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Snowpack readings to remain accurate thanks to federal funding
Rep. Harder secures $15 million for NASA’s ASO program
snowpack aerial
The Airborne Snow Observatory uses the Twin Otter aircraft to fly over the Sierra, collecting data on the snow melt (File photo courtesy of Airborne Snow Observatory).

An accurate analysis of the state’s water supply is always important, especially during a dry year like the region is currently experiencing. New federal funding recently secured by Rep. Josh Harder will ensure local water management remains consistent — and correct — by ensuring continued support of the Aerial Snowpack Observatory program. 

Harder was joined by leaders from Turlock Irrigation District and Modesto Irrigation District on Tuesday for a press conference celebrating the $15 million in funding over the next five years for the program, which had previously been managed by the National Aeronautics and Space Administration. Upon developing the new technology over six years ago, NASA selected the local Tuolumne River Watershed as one of the first watersheds in the world to test the ASO program. 

When it was learned that NASA would be ending the program in December 2019, Josh Weimer of TID approached Harder shortly after he was sworn in as Congressman and explained to him how critical the continued funding of the program would be. 

“It was really compelling, and I knew the only thing standing in our way was making sure we had either federal or state support for it...It’s rare that you have these win-wins where you can do something that actually helps farmers and do something that’s supported by the environmental community, and this is an example of that,” Harder said. “...Ultimately, this boils down to better measurement means better predictions, which means more water for folks across the Valley.”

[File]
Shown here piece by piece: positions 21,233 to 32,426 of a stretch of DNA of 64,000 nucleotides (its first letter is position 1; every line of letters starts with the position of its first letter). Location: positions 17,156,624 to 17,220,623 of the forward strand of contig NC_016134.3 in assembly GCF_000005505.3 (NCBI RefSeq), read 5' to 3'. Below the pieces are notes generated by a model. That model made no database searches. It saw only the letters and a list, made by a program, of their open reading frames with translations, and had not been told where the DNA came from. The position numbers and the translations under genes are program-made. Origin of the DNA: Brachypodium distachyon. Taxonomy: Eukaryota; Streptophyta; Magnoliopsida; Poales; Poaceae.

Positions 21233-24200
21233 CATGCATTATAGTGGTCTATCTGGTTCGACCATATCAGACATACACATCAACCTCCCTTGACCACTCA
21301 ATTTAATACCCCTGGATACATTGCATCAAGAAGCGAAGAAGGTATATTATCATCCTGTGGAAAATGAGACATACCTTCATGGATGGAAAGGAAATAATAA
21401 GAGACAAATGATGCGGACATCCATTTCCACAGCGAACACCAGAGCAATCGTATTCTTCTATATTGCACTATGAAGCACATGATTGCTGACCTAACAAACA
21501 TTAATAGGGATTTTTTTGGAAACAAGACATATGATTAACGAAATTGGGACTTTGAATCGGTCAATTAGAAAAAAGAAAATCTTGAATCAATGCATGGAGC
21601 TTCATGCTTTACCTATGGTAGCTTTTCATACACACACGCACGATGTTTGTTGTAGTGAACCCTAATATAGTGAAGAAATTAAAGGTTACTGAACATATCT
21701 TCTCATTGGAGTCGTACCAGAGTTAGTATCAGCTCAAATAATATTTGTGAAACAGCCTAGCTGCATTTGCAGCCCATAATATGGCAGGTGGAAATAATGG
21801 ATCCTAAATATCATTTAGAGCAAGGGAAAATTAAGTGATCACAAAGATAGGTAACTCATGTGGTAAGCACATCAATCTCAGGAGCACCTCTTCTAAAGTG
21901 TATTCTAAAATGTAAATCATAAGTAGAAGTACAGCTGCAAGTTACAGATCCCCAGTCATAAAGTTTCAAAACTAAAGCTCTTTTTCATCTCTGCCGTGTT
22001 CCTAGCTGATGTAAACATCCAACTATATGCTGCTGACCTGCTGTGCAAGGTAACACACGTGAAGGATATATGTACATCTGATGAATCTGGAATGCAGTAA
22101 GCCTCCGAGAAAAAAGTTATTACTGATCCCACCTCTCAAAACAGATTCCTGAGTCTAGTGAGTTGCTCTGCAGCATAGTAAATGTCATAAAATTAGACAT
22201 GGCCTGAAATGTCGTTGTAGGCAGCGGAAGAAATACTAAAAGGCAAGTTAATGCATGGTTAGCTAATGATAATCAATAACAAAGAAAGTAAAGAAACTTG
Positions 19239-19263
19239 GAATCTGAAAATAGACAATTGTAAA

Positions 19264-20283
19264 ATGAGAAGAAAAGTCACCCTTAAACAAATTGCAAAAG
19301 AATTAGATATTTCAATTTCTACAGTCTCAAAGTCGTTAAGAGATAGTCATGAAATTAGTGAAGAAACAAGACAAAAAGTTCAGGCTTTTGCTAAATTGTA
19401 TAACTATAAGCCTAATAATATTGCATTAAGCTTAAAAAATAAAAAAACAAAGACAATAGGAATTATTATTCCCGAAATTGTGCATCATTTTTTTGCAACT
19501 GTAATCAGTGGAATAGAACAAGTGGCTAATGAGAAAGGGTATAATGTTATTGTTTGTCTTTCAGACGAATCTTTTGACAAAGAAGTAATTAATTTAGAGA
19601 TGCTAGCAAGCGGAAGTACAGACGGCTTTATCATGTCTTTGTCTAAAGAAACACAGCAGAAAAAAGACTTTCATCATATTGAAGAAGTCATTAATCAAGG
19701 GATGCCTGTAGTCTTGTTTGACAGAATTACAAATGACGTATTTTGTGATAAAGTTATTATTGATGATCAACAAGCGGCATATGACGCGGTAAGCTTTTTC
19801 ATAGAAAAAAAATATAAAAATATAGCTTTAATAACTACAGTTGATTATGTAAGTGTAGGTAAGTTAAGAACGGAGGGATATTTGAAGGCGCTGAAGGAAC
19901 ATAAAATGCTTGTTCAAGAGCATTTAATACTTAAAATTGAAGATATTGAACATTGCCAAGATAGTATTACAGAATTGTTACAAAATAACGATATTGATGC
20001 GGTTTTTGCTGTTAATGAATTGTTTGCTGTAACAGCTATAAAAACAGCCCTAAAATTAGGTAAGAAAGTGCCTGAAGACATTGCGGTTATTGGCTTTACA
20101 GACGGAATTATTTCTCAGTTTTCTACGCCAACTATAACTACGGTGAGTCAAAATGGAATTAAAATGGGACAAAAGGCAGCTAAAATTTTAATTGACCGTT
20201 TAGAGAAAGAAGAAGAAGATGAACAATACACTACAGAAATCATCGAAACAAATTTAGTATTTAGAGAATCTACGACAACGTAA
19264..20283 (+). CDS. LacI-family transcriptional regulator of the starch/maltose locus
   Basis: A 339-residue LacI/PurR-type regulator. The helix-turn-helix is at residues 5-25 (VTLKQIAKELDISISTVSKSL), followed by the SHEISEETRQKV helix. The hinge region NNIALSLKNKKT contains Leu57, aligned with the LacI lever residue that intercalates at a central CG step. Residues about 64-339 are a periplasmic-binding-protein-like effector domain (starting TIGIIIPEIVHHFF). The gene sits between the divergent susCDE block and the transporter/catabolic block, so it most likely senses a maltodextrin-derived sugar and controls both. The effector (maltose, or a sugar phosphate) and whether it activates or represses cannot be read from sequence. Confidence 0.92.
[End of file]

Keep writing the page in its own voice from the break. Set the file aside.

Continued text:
The ASO program measures snowpack depth, helping improve the understanding, management and deployment of snowpack measurement technologies used for seasonal water forecasting. Conventional survey techniques can only achieve 50% to 90% accuracy when measuring snow runoff, but the ASO technology developed by NASA can perform more precise measurements, increasing the accuracy to within 96% to 99% percent when paired with conventional techniques.

More precise measurements allow water managers to make better determinations on water allocations — using more water when it’s available and conserving water when it’s not.

Recent snowpack readings using the ASO program were critical when determining the irrigation cap allotment for farmers this year, Weimer said, and also helps TID and MID determine how much water to release for fish flow purposes.

The Tuolumne River Watershed covers roughly 1,500 square miles, he explained, and the antiquated method of measuring the snowpack saw crews monitor 17 different measurement points across the area. The ASO program uses laser pulses to measure the area first without snow, then with snow to determine how deep the snowpack is.

“This gives you a really good understanding since it’s not one of 17 points of measurement over the entire watershed, but a specific meter by meter model of how much snow is there,” Weimer said.

The latest snow survey showed statewide snowpack is just 61% of average, with only two wet months left in the water year.